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Rostam Batmanglij beyond Vampire Weekend

| Tuesday, February 2, 2016

vampire weekend webSUSAN ZHU | The Observer

After the release of Vampire Weekend’s 2013 Grammy Award-winning record “Modern Vampires of the City,” the New York City indie quartet called it the final component to an album trilogy. While many predicted a musical change of direction, the preppy Africana-beatsters may have been foreshadowing a culmination. Rostam Batmanglij, the mastermind and producer behind the group’s eclectic pop-rock sound, recently announced his departure from Vampire Weekend, marking an official end to one of music’s freshest collaborations. While lead singer and lyricist Ezra Koenig has insisted the group will continue to make music, it’s hard to envision Vampire Weekend without Batmanglij’s extensive influence.

The news hit me hard — Vampire Weekend has always had a special place in my heart. I was a naive thirteen-year-old when “Giving up the Gun,” a track off of Vampire Weekend’s second record “Contra” somehow found its way to my iPod nano. The dancing bongo beat, the harpsichord melody and the soft-spoken, quirky lyrics all presented something completely new to me. Until that point, my music collection was mostly hand-me-downs, but this song was novel in every sense. Though so different, the band was very approachable. From that point on music became more than a passive activity for me — it became a passion. Even today, that passion continues to drive my search for new music. While my tastes have warped and grown, Vampire Weekend has remained a pillar in my music library.

While the news of Rostam’s departure was a tad shocking, all is certainly not lost. Though Rostam may no longer be producing music under Vampire Weekend, we can still expect to hear from him. In fact, Rostam has already released two solo tracks. The first “EOS” was released shortly before the announcement, while “Wood” was delivered shortly after. Both songs are tremendously expansive productions, shedding the more simplistic structures of past Vampire Weekend tracks. Slow, minimal and pensive, “EOS” flows like a hazy dream as Rostam laments, “Everyone of us has felt the lights go down.” “Wood” begins with a sitar progression that coalesces into a bouncing traditional Middle Eastern melody. Rostam’s relaxed vocals reveal his Vampire Weekend roots, as a catchy hook follows with a swinging chant. Both songs emphasize a new direction for Rostam and the potential for his newfound independence.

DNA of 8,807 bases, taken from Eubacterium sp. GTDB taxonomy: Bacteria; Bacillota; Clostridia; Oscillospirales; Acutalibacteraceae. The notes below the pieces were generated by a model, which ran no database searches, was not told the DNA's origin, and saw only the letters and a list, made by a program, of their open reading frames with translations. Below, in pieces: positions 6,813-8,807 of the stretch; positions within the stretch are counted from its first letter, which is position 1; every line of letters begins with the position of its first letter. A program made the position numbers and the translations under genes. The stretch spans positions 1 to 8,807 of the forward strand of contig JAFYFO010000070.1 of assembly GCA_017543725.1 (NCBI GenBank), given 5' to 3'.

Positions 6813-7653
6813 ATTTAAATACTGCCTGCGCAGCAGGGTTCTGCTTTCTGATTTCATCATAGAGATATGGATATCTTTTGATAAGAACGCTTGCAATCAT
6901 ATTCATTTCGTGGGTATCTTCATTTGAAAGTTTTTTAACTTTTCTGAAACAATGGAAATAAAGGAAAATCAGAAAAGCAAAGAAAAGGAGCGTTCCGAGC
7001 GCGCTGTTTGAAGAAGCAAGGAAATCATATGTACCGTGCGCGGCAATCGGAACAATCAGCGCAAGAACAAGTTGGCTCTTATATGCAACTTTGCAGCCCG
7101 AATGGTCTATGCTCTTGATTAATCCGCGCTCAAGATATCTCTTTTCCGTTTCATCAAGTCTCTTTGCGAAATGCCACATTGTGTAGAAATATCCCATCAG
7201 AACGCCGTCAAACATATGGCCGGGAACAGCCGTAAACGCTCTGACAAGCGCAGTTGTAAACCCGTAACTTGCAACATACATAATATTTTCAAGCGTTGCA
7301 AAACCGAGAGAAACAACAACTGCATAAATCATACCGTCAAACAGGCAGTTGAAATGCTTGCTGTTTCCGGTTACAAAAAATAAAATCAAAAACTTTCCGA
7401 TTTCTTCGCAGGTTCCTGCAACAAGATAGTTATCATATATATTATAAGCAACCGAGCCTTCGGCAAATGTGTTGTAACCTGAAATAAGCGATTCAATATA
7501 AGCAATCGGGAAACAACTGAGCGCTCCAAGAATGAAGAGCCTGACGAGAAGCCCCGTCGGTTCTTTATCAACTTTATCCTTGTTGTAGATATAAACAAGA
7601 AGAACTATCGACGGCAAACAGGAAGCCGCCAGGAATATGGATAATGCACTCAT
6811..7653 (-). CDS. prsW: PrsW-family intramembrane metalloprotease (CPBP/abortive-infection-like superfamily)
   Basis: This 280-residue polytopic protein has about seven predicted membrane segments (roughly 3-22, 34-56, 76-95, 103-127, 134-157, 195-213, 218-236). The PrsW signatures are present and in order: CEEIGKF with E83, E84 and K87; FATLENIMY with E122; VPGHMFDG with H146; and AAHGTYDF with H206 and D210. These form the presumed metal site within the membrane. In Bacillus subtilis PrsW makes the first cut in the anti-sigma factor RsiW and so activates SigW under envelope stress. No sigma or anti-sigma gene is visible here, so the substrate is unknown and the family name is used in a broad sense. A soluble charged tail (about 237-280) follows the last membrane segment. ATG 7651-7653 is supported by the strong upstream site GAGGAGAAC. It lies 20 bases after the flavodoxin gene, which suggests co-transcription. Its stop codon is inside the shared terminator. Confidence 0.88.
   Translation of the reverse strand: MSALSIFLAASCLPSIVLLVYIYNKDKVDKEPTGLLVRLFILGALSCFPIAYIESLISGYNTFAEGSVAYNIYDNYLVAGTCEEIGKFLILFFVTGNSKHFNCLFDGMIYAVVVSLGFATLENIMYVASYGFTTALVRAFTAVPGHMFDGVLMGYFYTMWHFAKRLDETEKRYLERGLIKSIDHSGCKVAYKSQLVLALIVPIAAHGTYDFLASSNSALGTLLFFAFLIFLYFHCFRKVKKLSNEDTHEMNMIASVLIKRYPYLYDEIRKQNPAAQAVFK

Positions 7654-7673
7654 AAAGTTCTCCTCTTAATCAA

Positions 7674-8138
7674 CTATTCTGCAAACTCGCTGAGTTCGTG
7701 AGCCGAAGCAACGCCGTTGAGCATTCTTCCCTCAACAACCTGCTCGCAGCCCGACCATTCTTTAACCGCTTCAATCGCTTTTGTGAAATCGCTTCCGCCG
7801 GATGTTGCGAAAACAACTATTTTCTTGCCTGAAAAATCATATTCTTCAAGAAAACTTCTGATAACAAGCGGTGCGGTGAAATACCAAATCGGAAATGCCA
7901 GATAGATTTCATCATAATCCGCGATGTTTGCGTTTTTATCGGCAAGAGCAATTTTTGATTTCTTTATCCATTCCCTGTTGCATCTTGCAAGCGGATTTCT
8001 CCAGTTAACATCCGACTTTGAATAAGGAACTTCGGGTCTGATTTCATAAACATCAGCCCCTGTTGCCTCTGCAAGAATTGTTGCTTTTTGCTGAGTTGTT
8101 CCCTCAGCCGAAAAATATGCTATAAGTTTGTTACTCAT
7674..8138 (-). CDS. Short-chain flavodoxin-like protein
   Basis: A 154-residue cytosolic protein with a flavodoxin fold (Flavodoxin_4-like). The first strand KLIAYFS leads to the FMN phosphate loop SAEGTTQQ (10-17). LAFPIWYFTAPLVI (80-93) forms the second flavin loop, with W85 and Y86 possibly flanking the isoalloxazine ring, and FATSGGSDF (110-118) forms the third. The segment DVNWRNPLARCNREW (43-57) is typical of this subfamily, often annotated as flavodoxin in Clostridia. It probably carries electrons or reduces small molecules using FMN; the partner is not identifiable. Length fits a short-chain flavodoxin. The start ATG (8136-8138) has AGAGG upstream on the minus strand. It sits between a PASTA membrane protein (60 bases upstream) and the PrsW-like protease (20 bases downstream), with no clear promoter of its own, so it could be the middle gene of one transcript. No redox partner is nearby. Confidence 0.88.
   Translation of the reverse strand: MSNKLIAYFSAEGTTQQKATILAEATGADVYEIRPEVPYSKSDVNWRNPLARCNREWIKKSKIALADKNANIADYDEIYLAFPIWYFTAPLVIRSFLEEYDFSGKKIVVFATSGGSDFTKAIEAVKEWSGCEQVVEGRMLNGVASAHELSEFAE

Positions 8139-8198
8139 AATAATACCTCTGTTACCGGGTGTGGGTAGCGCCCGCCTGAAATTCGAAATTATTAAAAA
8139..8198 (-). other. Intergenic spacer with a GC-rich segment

Beyond solo work, Rostam has announced his plans to release a full-length record with The Walkmen’s frontman, Hamilton Leithauser. Speculating that the forthcoming collaboration album “might be one of the best records I make in my whole life,” Rostam has already begun to set his sights high.

Remaining Vampire Weekend members have also been making some waves, playing along side Bernie Sanders at his recent Iowa Rally, and announcing work on their upcoming album currently titled “Mitsubishi Macchiato.” In terms of future Vampire Weekend music, Rostam has stated he intends to contribute, at least a little bit.

Rostam told Pitchfork in a recent interview, “It’s hard for people to see you as a producer with a musical identity when you’re contextualized in a band that performs on a stage” – and he’s right. I have always recognized Rostam’s novel approach in the context of Vampire Weekend. If isolation is what he needs in order to achieve more, as hard as it is to admit, I really do support him.

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About Adam Ramos

Adam is studying international economics in the class of 2018. He hails from beautiful New Jersey and says "draw" instead of "drawer."

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